"Caddo Lakes done got so bad, figured wed come out here and try it this weekend, but it looks likes starting to take this over," he said.
Shreveport city leaders are taking steps to make sure Cross Lake doesnt get hit as hard as Lake Bistineau. Floating barricades have already been set out to try and contain the threat.
"It concerns the quality of water number one. It concerns the fish, the acquatic life that belongs here," Cross Lake resident John Taylor said.
Cross Lake homeowners are just as concerned as boaters. Not only does salvinia hurt their recreation...it hurts their water supply.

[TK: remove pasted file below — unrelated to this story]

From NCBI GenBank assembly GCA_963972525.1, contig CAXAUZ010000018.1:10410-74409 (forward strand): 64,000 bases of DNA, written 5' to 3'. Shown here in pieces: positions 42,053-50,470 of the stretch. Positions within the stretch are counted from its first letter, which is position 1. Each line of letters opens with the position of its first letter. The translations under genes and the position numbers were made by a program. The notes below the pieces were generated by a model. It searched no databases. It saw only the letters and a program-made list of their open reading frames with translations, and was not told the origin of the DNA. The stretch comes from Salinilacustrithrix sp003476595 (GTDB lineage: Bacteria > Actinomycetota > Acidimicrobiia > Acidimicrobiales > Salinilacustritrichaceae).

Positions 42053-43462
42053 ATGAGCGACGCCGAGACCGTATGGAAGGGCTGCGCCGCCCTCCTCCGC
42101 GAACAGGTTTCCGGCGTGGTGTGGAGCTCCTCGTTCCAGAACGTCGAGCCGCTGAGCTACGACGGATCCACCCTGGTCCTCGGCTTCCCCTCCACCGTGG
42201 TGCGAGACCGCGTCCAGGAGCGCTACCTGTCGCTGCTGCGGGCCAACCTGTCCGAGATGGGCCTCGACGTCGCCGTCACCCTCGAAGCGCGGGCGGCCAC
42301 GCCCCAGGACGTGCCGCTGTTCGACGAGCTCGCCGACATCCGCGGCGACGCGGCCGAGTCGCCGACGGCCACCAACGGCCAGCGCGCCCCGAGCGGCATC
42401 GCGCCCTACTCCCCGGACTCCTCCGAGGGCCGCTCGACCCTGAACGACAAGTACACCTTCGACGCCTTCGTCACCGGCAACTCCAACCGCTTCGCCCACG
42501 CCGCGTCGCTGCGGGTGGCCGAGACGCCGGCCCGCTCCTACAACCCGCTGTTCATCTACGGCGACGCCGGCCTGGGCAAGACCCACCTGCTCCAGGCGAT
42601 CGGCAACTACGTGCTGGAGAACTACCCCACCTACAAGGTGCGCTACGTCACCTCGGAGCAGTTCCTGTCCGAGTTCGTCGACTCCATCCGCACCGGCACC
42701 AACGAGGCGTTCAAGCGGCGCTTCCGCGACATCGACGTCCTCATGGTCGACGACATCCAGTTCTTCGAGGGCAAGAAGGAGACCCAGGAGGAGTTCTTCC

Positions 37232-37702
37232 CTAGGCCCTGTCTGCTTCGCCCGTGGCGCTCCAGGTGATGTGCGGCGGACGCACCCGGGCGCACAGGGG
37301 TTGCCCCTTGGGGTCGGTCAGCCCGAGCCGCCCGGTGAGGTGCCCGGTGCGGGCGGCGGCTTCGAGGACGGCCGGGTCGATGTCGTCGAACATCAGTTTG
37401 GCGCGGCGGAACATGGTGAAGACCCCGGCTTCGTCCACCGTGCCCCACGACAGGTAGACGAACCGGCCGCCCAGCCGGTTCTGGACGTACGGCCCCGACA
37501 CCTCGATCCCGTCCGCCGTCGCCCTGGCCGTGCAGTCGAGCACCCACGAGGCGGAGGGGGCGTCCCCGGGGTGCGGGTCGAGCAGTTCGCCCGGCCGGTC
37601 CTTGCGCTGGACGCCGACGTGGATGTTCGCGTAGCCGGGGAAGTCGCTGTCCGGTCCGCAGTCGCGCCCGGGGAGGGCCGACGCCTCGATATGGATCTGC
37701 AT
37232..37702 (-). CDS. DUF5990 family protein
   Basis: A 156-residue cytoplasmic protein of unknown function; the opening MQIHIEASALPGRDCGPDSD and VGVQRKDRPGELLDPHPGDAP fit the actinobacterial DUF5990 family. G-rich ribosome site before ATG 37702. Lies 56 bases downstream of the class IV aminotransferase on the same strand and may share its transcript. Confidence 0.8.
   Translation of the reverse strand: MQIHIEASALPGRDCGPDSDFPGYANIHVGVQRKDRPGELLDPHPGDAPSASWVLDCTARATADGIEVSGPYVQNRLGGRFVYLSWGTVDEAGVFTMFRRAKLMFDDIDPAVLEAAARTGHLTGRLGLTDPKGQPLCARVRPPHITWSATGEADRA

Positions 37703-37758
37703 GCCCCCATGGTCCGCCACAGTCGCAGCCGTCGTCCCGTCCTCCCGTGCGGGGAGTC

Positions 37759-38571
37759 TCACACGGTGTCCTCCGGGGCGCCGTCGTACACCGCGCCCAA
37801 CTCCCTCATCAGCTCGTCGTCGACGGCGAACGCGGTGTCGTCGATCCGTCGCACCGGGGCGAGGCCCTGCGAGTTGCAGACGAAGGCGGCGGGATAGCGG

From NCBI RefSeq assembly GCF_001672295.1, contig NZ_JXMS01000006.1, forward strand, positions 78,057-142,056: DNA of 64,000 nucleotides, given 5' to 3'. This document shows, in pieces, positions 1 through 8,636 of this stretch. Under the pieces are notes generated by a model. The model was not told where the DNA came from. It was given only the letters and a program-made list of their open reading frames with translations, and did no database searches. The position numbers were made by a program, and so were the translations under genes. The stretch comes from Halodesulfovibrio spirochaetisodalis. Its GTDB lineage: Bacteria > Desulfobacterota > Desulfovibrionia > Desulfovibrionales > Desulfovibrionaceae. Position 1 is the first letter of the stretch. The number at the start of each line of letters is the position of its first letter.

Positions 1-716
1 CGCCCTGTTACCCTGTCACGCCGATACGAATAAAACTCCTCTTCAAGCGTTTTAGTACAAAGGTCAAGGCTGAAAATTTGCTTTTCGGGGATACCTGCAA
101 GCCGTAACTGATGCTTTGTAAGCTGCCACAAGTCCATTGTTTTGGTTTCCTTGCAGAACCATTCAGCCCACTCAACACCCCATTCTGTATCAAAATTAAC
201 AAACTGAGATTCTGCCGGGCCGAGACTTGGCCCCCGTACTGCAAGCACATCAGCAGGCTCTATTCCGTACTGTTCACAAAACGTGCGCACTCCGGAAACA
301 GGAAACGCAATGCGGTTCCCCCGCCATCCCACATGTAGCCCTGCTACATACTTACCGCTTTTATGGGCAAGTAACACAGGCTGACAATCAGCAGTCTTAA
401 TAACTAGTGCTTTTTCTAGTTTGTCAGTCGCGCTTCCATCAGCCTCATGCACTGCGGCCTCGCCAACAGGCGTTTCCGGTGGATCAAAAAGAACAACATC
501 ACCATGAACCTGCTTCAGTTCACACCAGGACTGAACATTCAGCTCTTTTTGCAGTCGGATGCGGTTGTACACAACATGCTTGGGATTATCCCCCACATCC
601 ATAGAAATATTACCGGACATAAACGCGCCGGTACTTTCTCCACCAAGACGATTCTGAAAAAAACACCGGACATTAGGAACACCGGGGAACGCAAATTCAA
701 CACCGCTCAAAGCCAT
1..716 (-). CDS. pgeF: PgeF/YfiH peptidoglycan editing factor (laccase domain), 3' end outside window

"If this lake is out of commission, then I think the city of Shreveport is going to lose alot," Pat Kane said.
The evasive plant is gaining attention at the top. In a statement from the city of Shreveport, Mayor Cedric Glover says: "It is most important that we keep the public and Cross Lake residents informed and involved in a progressive plan of attack to stop or curb its rapid and now threatening growth."
Bobby Johnson says hes all for keeping the lake viable and attractive for years to come.
"Its getting to where they have to do something or everybodys gonna start going somewhere else," he said.
Tuesday, Shreveport city leaders will team up with the Department of Wildlife and Fisheries for a public meeting. The goal is to address resident concerns and inform the public of any future plans of salvnia attack. The meeting starts 6:30 p.m. at the American Legion Hall on South Lakeshore Drive.